“Human beings, are blessed with a language, a system of communication so powerful that we can share what we have learned so that it can accumulate in the collective memory. It can outlast the individuals who acquired that knowledge and it can be passed on from generation to generation”. In an engaging talk, David Christian narrates the history of the universe in an astonishing 18 minutes. An important lesson from David´s talk is the role of knowledge transfer in human evolution. (Watch´s David´s talk here)
David suggests that human evolution is product of indirect knowledge transfer. Information exchange between cells, passed on through DNA to generate a learning process, explains why we are born with some natural instincts and react to certain stimulus without actually being aware of it. Now, I am not a psychologist or scientist so I do not pretend to form or sustain any hypothesis. However, I believe it´s important to empathize one point regarding knowledge sharing: It´s part of who we are. It´s in our DNA. The act of knowledge sharing is what has allowed us to survive and evolve collectively, whether it has being consciously or unconsciously, the important thing is that it got us here.
However, in some organizations the process doesn’t come so naturally. Knowledge managers struggle to find ways to facilitate strategic knowledge transfer and “reinventing the wheel” seems to be a common problem. Perhaps there is a barrier because we still assume that knowledge is power and when we give it away we lose certain “benefits”. Hoarding knowledge is still a topic that needs to be addressed.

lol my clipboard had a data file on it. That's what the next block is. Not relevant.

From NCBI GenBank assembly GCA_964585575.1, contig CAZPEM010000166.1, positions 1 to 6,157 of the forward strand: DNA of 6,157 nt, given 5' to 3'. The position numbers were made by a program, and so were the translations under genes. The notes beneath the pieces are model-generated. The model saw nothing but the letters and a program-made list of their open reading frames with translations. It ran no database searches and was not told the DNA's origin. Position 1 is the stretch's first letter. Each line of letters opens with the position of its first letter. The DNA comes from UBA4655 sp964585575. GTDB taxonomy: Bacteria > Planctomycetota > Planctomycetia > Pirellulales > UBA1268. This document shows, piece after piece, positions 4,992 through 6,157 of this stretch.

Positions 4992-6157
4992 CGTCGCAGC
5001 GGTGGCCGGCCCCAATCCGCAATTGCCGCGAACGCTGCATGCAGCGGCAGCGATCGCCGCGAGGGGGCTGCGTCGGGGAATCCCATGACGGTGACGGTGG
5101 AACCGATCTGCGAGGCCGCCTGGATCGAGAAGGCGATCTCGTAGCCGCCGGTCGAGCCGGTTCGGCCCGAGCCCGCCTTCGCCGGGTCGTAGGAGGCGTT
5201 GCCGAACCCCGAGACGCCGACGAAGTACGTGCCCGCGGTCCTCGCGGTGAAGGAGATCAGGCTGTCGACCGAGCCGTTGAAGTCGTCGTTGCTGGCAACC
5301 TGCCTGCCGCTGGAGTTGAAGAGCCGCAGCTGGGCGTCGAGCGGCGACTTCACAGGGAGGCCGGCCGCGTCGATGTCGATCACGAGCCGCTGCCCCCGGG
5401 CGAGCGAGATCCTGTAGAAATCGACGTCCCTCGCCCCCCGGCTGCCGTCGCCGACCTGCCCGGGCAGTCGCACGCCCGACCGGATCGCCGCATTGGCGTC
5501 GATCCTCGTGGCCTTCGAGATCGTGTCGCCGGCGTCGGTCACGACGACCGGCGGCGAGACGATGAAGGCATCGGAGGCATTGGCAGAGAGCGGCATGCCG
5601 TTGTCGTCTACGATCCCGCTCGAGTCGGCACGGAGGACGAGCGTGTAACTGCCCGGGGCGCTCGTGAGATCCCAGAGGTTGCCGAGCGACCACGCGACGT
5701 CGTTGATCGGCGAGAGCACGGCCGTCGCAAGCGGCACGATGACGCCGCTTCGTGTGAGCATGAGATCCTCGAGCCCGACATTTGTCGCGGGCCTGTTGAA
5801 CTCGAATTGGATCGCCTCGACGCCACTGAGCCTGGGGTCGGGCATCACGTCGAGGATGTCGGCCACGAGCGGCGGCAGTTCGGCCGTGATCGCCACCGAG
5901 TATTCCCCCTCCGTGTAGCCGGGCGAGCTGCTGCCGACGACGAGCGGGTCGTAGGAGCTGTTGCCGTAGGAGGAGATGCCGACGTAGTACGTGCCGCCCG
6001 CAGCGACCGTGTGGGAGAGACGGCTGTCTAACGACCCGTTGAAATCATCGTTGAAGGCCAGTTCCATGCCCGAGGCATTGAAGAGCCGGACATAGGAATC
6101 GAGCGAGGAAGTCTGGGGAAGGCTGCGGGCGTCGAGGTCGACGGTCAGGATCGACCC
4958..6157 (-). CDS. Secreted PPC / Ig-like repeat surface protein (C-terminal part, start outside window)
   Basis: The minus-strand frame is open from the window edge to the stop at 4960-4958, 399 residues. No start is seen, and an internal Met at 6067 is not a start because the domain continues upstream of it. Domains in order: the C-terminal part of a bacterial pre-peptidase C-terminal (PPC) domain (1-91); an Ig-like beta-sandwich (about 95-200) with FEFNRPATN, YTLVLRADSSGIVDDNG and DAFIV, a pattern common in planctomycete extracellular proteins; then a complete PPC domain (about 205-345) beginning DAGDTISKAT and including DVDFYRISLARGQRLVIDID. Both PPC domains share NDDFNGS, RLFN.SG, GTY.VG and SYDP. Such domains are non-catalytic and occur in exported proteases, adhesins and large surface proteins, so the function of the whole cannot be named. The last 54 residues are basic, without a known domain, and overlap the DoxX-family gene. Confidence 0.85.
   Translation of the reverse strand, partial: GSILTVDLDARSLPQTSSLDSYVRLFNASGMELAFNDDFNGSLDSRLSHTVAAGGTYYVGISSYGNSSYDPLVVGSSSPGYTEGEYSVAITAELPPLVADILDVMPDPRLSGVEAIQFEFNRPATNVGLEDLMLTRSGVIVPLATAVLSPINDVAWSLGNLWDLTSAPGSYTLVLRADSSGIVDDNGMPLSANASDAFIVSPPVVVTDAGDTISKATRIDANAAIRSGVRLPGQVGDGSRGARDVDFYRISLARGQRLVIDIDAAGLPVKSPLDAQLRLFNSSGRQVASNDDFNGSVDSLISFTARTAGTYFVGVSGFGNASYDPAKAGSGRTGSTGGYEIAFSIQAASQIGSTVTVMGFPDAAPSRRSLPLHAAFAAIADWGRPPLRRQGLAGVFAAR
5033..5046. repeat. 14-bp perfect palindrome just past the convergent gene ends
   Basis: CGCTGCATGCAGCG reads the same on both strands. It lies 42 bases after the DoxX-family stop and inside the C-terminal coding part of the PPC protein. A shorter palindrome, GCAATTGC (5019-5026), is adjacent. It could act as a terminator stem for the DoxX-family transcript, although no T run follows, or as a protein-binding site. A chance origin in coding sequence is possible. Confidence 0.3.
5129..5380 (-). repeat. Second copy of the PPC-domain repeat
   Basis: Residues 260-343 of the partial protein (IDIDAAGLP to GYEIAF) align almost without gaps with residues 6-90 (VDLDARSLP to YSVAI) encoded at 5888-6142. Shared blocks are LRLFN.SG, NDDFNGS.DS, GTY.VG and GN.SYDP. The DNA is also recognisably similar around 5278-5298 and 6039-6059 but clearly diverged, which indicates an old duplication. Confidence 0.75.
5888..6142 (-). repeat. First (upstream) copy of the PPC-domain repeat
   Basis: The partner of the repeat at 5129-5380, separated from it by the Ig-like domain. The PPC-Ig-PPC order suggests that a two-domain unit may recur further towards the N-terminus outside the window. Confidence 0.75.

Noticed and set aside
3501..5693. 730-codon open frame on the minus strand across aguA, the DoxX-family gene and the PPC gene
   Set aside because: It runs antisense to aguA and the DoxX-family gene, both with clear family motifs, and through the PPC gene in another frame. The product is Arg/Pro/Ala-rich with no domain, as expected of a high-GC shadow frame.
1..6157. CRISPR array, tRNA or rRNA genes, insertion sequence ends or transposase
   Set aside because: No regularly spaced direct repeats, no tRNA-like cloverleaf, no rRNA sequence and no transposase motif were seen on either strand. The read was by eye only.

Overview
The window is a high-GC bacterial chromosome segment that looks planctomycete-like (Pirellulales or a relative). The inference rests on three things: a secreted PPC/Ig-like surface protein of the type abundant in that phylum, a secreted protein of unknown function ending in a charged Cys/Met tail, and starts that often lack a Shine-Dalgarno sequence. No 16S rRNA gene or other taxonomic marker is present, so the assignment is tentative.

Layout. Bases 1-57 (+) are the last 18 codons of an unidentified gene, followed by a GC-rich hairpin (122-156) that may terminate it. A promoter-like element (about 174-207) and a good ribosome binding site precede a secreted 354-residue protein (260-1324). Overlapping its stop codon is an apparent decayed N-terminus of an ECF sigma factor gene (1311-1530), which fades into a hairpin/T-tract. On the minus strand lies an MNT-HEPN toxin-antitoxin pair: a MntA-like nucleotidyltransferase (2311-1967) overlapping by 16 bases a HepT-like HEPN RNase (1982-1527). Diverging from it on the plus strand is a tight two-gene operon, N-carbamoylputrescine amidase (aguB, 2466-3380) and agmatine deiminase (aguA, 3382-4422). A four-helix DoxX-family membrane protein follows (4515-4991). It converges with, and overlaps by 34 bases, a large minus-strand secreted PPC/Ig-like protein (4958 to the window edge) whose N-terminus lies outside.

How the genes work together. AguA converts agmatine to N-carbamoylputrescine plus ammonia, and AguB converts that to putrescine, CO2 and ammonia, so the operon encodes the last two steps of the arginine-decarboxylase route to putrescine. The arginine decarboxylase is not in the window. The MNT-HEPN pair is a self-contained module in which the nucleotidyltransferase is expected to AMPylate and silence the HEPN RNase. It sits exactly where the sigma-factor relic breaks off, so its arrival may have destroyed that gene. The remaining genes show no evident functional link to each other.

A common answer to the problem nowadays seems to be SharePoint-like platforms, i.e technology. Paul Arden stated, “The problem with hoarding is that you end up living off your reserves- Eventually we will become stale(…) this forces you to look, to be aware, to replenish”. I think this statement is powerful because it relates to motivation. If we are looking for quality knowledge sharing then we need to work directly with people, learn about their motivation towards knowledge sharing, understand their needs and help them unleash the power of their ideas. Technology will create the bridge but it won’t guarantee that what comes out at the other end is what we are looking for.
Understanding human motivation towards knowledge sharing is vital and a cornerstone step for knowledge management success.